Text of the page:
Friday, May 4, 2012

200 Years of the New England Journal of Medicine

If you have a spare 45 minutes, you should check out this online documentary put together by the New England Journal of Medicine, which charts some of the significant advances made in health care over the past 200 years and demonstrates how information reported in journals can translate into progress.

At the time of the publication of the Journal’s first issue in 1812, medical knowledge was limited.  There was no understanding of infectious disease and infant and maternal mortality was high.  Surgery was performed without anaesthetic and was thus a bloody and brutal affair, with half of all surgery patients dying from complications.  In 1846, a Boston-born dentist named William Morton began experimenting with ether as an anaesthetic tool and its benefits were demonstrated by Dr John Collins Warren, who painlessly removed a tumour from the neck of Edward Abbott,.  Today, anaesthesia is far less dangerous and is more effective than ever before, with less than one in 200 000 patients dying from anaesthesia-related complications.  While today’s medical professionals have a good understanding of hygiene and its role in patient safety, the patients of the mid-19th Century were not so fortunate.  Puerperal fever, or childbed fever, was a major cause of death for women.  In 1847, Ignaz Semmelweiss noted a decrease in the incidence of puerperal fever when physicians washed their hands in an antiseptic solution before performing gynaecological exams.  Ten years later, Louis Pasteur pioneered the theory of bacteriology and proved the existence of micro-organisms which could be responsible for causing infection.   

In the 19th Century, life expectancy was so low that cancer was quite rare, not having sufficient time to develop in the body of the patient.  As the 20th Century advanced, cancer diagnosis and treatment came to the fore of medical science.  In the 1930s, cancer was treated with crude radiation therapy and there was no treatment for blood-related cancers like leukaemia.  On the back of research about anaemia, Sidney Farber used folate as a potential treatment for acute lymphoblastic leukaemia (ALL).  This backfired, however, as the folate actually stimulated the growth of cancer cells.  Undeterred, Farber investigated “anti-folates” or folate antagonists as a means of countering cancerous cell production.  Farber’s patients went into remission, but unfortunately all relapsed within a few years.  In addition, this treatment killed healthy cells along with the corrupted cells, causing adverse side-effects.  By 1971, however, treatments had advanced so much that half of all ALL patients could be cured.  Adult leukaemia types, like chronic myelogenous leukemia (CML), presented differently from juvenile types.  Research into cancer genetics revealed the chromosomal abnormality of the Philadelphia chromosome as the cause of CML.  The discovery of this genetic component led to the creation of imatinib, a CML treatment which inhibits enzyme production instead of simply destroying all rapidly dividing cells.  The hope for the future is that cancer will become a chronic but treatable disease.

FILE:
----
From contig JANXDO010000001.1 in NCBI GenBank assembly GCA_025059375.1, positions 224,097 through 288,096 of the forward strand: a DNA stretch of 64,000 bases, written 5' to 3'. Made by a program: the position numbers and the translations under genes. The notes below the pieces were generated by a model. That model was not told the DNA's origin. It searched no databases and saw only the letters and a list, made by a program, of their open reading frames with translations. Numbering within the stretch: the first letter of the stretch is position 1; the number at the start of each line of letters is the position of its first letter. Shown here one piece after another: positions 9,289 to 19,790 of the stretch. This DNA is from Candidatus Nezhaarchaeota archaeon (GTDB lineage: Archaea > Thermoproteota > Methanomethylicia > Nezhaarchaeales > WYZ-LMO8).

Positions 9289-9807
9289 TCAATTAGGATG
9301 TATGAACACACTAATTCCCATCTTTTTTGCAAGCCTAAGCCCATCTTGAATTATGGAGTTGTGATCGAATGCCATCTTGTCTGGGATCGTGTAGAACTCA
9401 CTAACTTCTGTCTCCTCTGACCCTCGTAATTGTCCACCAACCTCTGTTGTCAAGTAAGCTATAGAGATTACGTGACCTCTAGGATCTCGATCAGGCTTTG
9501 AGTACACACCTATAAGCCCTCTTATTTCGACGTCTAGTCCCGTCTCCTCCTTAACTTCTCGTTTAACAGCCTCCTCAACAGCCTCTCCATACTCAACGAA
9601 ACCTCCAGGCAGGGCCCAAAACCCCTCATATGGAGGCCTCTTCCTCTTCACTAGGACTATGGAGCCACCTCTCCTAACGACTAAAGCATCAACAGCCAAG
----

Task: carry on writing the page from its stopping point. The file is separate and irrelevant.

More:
The 1980s saw the beginnings of the horrifying HIV/AIDS epidemic.  In the early days of the disease, a diagnosis of HIV was tantamount to a death sentence.  The disease spread through both the Western and developing worlds.  When the first treatment, called AZT, was developed in 1987, interest groups lobbied passionately for access to the drug.  New antiretroviral therapies (ARTs) were developed during the 1990s, and treatment for HIV now costs less than $100 per patient per year.  However, there are still issues with access to ART.

It was fascinating to see how far we’ve come, and how far we can still go!

Heather McGowan
Consumer Representatives Program

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